Many months ago when Intel AMT 3.0 computers were still in pre-production, a test group at Intel came over and dropped one of these prototypes in my lab. "Have a good time" the guy said. He smiles and walked away. At the time, my lab was only composed of AMT 1.0 and AMT 2.0 computers and so, I was very excited to get one of the first AMT 3.0 computers, before anyone else outside of INtel. 24 hours later, I had built heuristic filter support in Intel AMT Commander and very quickly, Commander was the leading AMT 3.0 test tool within Intel. Later on, I also built Intel Net Traffic, a small tool to help test heuristic filters.
The heuristic filter feature of AMT 3.0 is an extension of the existing Intel AMT System Defense feature. It's a new and special type of filter that looks only at outgoing packets to see if the computer is attacking other computers. Just to be clear, heuristic filters don't protect the computer from attack; it's built to prevent the computer from attacking others. Using Intel AMT Commander, if you connect to an AMT 3.0 computer, you will see a heuristic folder in the "Network" filter of the computer. You can set the heuristic policy timeouts, what happens when it triggers and if the action is permanent or if after a while, the heuristic filter should be reset.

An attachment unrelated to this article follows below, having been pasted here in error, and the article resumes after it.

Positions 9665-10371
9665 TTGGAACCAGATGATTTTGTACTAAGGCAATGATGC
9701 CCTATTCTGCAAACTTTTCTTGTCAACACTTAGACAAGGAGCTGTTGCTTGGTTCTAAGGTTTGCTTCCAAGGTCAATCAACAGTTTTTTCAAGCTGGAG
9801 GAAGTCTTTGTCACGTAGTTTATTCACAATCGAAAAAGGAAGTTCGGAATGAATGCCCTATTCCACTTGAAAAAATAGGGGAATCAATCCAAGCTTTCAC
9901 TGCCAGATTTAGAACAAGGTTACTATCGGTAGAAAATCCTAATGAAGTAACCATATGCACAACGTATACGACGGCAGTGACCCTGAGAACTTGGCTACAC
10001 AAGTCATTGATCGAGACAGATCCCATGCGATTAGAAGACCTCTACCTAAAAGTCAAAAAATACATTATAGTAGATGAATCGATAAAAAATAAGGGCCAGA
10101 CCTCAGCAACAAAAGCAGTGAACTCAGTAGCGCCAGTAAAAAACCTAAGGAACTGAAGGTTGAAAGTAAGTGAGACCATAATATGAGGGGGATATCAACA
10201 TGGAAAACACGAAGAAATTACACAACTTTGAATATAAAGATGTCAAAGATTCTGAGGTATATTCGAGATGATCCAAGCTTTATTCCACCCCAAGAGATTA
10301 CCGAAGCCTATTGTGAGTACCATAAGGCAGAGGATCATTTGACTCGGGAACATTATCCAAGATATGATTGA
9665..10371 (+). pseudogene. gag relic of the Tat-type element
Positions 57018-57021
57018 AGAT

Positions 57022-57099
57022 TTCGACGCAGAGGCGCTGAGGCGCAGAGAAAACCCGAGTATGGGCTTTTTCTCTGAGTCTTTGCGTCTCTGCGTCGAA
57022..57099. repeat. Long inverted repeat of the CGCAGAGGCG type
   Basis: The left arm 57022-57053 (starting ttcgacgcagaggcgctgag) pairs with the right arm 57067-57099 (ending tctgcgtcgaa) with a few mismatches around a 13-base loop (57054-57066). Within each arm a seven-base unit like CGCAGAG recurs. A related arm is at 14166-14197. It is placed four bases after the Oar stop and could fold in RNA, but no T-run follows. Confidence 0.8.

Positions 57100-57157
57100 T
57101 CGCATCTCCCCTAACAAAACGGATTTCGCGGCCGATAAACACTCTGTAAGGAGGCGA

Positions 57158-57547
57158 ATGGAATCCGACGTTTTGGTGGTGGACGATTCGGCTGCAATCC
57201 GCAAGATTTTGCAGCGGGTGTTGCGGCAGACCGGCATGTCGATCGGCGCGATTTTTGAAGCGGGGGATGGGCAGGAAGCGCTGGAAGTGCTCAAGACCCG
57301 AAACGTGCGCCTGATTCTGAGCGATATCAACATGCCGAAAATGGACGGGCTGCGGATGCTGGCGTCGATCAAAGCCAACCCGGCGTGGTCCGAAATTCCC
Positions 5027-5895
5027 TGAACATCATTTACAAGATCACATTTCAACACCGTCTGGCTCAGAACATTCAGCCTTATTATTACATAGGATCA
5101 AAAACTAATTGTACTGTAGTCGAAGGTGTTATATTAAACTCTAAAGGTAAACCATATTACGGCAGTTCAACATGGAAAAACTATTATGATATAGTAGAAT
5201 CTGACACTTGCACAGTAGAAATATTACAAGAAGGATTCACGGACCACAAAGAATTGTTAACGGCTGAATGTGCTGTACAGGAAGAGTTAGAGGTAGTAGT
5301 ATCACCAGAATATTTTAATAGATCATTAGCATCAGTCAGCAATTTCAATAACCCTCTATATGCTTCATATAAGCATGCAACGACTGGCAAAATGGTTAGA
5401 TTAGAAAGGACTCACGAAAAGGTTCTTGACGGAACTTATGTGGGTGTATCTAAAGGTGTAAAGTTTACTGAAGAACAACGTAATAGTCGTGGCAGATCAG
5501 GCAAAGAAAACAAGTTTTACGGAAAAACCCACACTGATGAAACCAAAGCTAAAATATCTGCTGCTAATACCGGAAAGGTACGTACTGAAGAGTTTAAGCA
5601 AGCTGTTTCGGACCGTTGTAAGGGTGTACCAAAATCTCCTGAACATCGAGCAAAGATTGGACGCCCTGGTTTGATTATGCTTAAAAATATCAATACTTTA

Testing heuristic filters is straight forward. Run "IntelNetTraffic.exe -advanced" on the AMT 3.0 computer and start a UDP packet sweep on a range of IP addresses. You can sweep at, say, 20 packets per second a given range and if you set the heuristic filter right, it will notice the sweep and block the traffic. One common mistake made when testing heuristic is that if you sweep a set of IP addresses within your own subnet, Microsoft Windows (SP2 or Vista) will block packets from being sent unless the target computer within the subnet responds to ARP requests. Unless you have a subnet with a lot of computers, most IP addresses in that sweep will not answer ARP requests and Microsoft Windows will block the packet, resulting in AMT never seeing that packet and heuristic never triggering. To fix this, just sweep a range of IP addresses located outside your own subnet.
By the way, I designed Intel Net Traffic to also allow testing of rate throttling network filters. This feature is almost never demonstrated, but it's been available since AMT 2.0. You just need to setup two Intel Net Traffic and have one send packets to the other. Then, add and activate an AMT network filter that limits the rate down. You will see the impact on the receiving Net Traffic immediately.
Ylian (Intel AMT Blog)